We asked three local artists to help us celebrate the magic of winter and create brighter nights that show Toronto in a whole new light through their murals. Meet the artists behind the bold creations and the first glow-in-the-dark street art in the city. As told to Meghan Yuri Young.
There’s a good chance you won’t know the name, Allan Ryan. That’s because Ryan, one of the more prolific street artists in Toronto, is better known by his alias, Uber5000. For over a decade, he’s been painting the town red — and all of the other colours of the rainbow. He laughs, “When someone new comes to Toronto, they’re like, ‘How did you do all of these murals!’ Well, I’ve been here for a decade, it’s been a lot of walls. It’s been a steady process actually, but they don’t know that.”
Originally from Cape Breton, Nova Scotia, which he believes is “the most beautiful place in the world,” he was nevertheless drawn to city life in Toronto. Considering how hard winter can be in his hometown, Uber5000 particularly appreciates how much of a cakewalk it is here. And with a setup like his, it really is. Even though he had to deal with high windchill, icy walls and negative temperatures, Uber5000 determinedly finished his latest mural in the most Canadian way possible: tarps, portable heater and a selection of canned goods and teas he would prepare on his Bunsen burner. It was in this modern campout that we talked about his work and his love of the city.
How has the landscape in Toronto changed for you over the last decade?
When I got here, there were a lot of people doing murals and it was a lot more self-initiated. We’d just get a wall and paint it. Now it’s more accepted and people see the value of taking walls that have all this potential just sitting in the alleyway, but in the coolest parts of the city, and making them into things people can go check out and enjoy. Graffiti Alley, for instance, has hundreds of people come through. It’s such a neat experience and there’s no cost involved. You can just come, check it out, take all these cool photos and have fun. It’s cool to see the city encouraging that.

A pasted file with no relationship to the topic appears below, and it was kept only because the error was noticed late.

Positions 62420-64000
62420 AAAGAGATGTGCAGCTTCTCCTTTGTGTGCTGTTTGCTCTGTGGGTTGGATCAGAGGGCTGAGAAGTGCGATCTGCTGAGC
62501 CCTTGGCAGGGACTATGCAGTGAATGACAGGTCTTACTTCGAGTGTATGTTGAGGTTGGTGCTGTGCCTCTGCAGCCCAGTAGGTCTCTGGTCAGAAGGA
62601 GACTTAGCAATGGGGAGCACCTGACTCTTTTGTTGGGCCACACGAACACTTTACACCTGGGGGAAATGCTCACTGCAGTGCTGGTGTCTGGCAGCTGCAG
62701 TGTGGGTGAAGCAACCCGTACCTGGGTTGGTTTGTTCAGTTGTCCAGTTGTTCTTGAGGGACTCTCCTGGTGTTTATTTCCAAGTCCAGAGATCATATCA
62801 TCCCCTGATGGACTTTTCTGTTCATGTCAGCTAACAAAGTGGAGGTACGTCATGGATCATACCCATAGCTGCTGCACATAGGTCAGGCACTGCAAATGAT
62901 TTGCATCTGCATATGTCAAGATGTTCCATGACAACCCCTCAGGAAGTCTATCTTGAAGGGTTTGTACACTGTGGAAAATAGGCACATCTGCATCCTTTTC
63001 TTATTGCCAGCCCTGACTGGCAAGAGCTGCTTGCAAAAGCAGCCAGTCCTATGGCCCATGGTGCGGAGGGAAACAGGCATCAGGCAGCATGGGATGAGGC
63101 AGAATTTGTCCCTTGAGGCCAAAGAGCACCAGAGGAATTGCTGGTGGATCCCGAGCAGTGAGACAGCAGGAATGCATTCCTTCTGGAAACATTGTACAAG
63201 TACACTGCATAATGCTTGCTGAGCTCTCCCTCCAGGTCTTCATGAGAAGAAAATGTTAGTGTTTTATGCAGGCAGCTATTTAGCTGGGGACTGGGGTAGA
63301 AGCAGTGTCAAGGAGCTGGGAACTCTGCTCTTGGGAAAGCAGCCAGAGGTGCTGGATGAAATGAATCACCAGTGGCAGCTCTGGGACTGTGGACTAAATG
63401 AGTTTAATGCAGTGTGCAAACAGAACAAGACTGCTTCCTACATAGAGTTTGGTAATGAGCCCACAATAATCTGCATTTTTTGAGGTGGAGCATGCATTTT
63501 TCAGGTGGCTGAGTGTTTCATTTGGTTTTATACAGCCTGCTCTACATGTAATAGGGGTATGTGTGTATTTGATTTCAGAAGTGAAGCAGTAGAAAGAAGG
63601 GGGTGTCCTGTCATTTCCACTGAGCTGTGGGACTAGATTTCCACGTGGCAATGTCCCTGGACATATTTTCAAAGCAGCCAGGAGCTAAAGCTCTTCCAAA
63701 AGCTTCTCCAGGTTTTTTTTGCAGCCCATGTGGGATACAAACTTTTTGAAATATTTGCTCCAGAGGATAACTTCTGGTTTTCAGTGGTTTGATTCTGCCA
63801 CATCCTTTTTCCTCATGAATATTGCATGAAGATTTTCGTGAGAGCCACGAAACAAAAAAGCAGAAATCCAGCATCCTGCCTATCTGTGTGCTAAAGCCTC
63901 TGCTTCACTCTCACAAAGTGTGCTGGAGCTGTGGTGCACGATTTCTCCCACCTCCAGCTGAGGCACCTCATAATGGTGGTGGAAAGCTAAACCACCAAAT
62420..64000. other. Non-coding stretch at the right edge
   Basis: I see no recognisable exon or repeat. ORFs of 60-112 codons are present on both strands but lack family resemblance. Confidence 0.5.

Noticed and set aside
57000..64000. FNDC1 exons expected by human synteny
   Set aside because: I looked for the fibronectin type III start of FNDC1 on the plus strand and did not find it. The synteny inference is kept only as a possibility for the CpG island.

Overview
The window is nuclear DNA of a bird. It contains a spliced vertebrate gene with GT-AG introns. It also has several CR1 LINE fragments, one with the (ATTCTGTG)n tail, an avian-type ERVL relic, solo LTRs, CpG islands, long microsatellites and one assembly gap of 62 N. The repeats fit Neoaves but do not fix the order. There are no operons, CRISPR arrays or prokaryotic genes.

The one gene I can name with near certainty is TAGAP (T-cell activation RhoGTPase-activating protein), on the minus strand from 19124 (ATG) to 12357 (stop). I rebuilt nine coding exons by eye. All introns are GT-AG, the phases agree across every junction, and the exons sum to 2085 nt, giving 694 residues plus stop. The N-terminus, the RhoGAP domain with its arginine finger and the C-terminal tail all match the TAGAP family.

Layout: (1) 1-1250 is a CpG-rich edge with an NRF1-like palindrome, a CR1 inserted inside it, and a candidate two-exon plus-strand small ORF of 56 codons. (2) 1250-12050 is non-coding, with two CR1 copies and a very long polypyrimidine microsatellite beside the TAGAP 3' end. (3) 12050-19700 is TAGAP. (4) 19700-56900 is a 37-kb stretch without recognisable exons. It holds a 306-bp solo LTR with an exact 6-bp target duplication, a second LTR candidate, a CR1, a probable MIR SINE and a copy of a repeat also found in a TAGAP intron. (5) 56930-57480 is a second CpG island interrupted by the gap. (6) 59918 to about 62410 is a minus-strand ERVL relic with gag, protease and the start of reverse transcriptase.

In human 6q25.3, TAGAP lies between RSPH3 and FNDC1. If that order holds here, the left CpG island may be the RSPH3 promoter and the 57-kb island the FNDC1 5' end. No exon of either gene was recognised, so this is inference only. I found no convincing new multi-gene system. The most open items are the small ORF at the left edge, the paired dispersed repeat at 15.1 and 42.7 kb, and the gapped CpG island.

What does winter in Toronto represent to you?
For me, winter has always been a tough time of year. I work outside, so all my work is based (planned) around the winter. Since I’m not that busy around this time of year, I have to find things to keep me busy — things I like to do in the winter. I have a dog and we go to Toronto Island all the time. When I’m not painting a mural, I go once or twice a week. It’s so cool. You can go skating on the lagoons and you can get around that way. Everything is frozen so there’s nobody around. You have a whole park to yourself. I love it. It’s amazing to go from this major downtown core where it’s so loud. Sometimes we stay until after nightfall, I’ll pack a can of chilli, a hot pan and cook it on a fire. I’m a campy guy and find it neat to just cook your food on a fire. The last time I went to the Island, it was a really nice day but was still freezing. I could still walk across the lagoon but on the lakeside, it wasn’t icy so I went swimming. It was mid-January. I just dunked myself in and then I got out. I didn’t bring a towel so I was scraping myself off. My dog went in and I didn’t want to let her down.
We get a lot of winter and I want to embrace it! If you don’t enjoy it, you’ll be miserable for half of the year. It’s weird, but once you change your perspective, you start waiting for winter. All summer I was excited for winter.
Tell me more about your mural and the inspiration behind it.
I had bought a pair of skates recently because I wanted to go skating on the Island and when I was thinking about great lit-up places in the city, Nathan Philips Square came to mind. Specifically, the Toronto sign, which was actually designed and built by a good friend of mine. So I thought, I’m going to do this… and I get to do this cool skating rink in front of it that also reflects light. Anyhow, I went skating there and I also noticed that there are so many different people that come here. You don’t have to live downtown to skate here. Everyone comes for the experience, they come from all over. There’s something about skating in front of city hall. It’s people coming together, for something public. It’s a very Canadian, Toronto thing to do.
I just feel that there’s a genuine sense of happiness when everyone can come together from all walks of life. It’s very civic, it’s about the city doing something together. Nothing really matters, like money or status, when you’re on the ice.